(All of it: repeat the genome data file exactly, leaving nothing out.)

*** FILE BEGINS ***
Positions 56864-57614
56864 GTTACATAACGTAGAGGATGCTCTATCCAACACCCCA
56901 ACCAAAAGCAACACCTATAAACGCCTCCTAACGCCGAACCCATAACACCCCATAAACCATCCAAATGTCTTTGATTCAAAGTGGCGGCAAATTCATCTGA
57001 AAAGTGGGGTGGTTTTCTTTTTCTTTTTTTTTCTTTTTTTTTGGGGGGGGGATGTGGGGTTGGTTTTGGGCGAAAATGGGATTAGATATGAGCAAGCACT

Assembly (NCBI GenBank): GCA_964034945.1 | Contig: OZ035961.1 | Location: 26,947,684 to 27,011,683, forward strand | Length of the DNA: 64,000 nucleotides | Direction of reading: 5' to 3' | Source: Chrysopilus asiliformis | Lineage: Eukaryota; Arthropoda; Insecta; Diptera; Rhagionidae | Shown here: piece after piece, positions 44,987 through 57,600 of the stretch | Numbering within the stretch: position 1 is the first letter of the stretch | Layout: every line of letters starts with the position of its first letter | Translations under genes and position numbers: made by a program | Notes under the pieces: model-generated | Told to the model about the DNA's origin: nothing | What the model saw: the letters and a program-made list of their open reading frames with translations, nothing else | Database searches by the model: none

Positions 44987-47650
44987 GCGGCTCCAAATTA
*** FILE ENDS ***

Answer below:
Positions 56864-57614
56864 GTTACATAACGTAGAGGATGCTCTATCCAACACCCCA
56901 ACCAAAAGCAACACCTATAAACGCCTCCTAACGCCGAACCCATAACACCCCATAAACCATCCAAATGTCTTTGATTCAAAGTGGCGGCAAATTCATCTGA
57001 AAAGTGGGGTGGTTTTCTTTTTCTTTTTTTTTCTTTTTTTTTGGGGGGGGGATGTGGGGTTGGTTTTGGGCGAAAATGGGATTAGATATGAGCAAGCACT

Assembly (NCBI GenBank): GCA_964034945.1 | Contig: OZ035961.1 | Location: 26,947,684 to 27,011,683, forward strand | Length of the DNA: 64,000 nucleotides | Direction of reading: 5' to 3' | Source: Chrysopilus asiliformis | Lineage: Eukaryota; Arthropoda; Insecta; Diptera; Rhagionidae | Shown here: piece after piece, positions 44,987 through 57,600 of the stretch | Numbering within the stretch: position 1 is the first letter of the stretch | Layout: every line of letters starts with the position of its first letter | Translations under genes and position numbers: made by a program | Notes under the pieces: model-generated | Told to the model about the DNA's origin: nothing | What the model saw: the letters and a program-made list of their open reading frames with translations, nothing else | Database searches by the model: none

Positions 44987-47650
44987 GCGGCTCCAAATTA